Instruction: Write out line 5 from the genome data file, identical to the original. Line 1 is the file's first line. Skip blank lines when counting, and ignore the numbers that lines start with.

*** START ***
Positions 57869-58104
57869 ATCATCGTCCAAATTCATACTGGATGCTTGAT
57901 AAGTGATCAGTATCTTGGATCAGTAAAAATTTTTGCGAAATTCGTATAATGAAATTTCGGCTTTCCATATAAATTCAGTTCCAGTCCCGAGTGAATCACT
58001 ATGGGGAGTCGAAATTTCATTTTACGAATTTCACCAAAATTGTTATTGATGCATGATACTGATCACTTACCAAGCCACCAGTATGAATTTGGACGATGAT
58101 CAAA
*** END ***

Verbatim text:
58101 CAAA